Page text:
Last semester Bitcoin quadrupled in value and reached heights experts never thought possible. During that surge, UT students took notice and started groups where they could discuss, analyze and invest in the Bitcoin boom.
“A lot of us (in the group) are computer science or math students,” said Ian Macalinao, Texas Crypto founder and math senior. “We talk a lot about the underlying technology, but honestly the biggest thing we do right now in the chat is trade because it’s very profitable and really exciting.”
Texas Crypto is an online discussion group where Macalinao said members have made tens of thousands of dollars in a matter of weeks by trading various cryptocurrencies, a digital form of payment built on cryptography.
“I think 10, 15 years down the line, cryptocurrency will definitely be mainstream,” Macalinao said. “I think cryptocurrency will have a huge impact on the world, the same way the separation of church and state had an impact on the world back when the U.S. was founded.”
In September, computer science sophomore Alan Orwick co-founded Texas Blockchain, a group that helps students learn about blockchain, the technology behind cryptocurrency.
“Yeah, it’s fun to make a lot of money in the short term, but ultimately this is a long-term thing,” Orwick said. “My ideal situation is for all of these (cryptocurrencies) to replace our current financial system, but the way it’s playing out right now, cryptocurrencies are kind of creating their own thing rather than tying into what we have now.”
Orwick said the Texas Blockchain website has resources for learning about cryptocurrencies, but he also suggested having a basic understanding of general investing before diving into cryptocurrency.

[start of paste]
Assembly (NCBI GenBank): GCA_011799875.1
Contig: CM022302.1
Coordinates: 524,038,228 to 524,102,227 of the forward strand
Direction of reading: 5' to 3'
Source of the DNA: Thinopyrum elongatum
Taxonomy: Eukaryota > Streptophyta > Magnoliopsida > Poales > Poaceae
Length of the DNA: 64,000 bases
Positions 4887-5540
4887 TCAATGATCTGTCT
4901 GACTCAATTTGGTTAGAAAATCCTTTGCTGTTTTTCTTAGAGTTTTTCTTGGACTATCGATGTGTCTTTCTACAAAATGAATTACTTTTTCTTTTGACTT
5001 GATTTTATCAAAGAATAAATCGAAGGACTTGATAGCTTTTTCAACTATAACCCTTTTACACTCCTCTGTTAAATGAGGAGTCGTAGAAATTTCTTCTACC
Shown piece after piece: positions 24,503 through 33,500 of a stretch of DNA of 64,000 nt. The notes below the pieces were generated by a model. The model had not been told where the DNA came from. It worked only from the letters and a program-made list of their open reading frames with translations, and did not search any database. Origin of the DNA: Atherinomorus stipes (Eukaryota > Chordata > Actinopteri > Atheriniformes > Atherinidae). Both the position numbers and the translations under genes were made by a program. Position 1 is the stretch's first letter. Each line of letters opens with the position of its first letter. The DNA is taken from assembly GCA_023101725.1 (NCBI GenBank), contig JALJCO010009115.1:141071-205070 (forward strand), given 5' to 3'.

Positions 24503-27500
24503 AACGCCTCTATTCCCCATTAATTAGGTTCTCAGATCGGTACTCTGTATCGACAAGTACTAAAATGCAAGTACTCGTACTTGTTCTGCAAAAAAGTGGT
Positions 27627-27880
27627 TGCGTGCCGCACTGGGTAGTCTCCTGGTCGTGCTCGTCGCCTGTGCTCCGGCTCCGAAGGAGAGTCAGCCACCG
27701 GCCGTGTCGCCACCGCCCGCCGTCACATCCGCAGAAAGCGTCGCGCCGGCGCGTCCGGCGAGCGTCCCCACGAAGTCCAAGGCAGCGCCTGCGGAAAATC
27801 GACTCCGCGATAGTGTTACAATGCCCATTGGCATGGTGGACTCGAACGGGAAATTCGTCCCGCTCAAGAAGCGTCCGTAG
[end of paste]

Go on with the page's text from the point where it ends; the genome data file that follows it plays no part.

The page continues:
“You don’t want to throw someone into the crypto market that doesn’t have a whole lot of understanding of investing in general, because that tends to lead to bad financial advice,” Orwick said.
While there are no professors listed on UT-Austin’s website as studying cryptocurrency, David Yermack, a professor at New York University, teaches classes in Bitcoin and cryptocurrencies.
“To me, one of the most interesting developments is that central banks are thinking of using the technology to issue the national currency,” Yermack said. “The Bank of England, the People’s Bank of China and some others are taking a long look at whether societies wouldn’t be better off having cryptographic money instead of paper money.”
Yermack said although governments are showing interest in the technology, this is not the same as governments using Bitcoin.
“I wouldn’t exaggerate the role of cryptocurrency in the economy,” Yermack said. “I think it’s introduced a technology that has huge appeal to industry and government, but as standalone products, cryptocurrencies are still at the curiosity stage.”
Yermack said the technology is filled with deep ironies.
“It’s a technology that was developed by people with extremely conservative right-wing views, but most of the user community are the left-wing grunge crowd,” Yermack said. “Neither group understands or expected to be dealing with the other.”
Yermack also said he does not know of any professors at UT studying this technology, but expects that to change soon.
“If there are no professors studying this at Texas right now, there almost certainly will be within a year or two,” Yermack said. “This has gotten way too big for anybody to ignore.”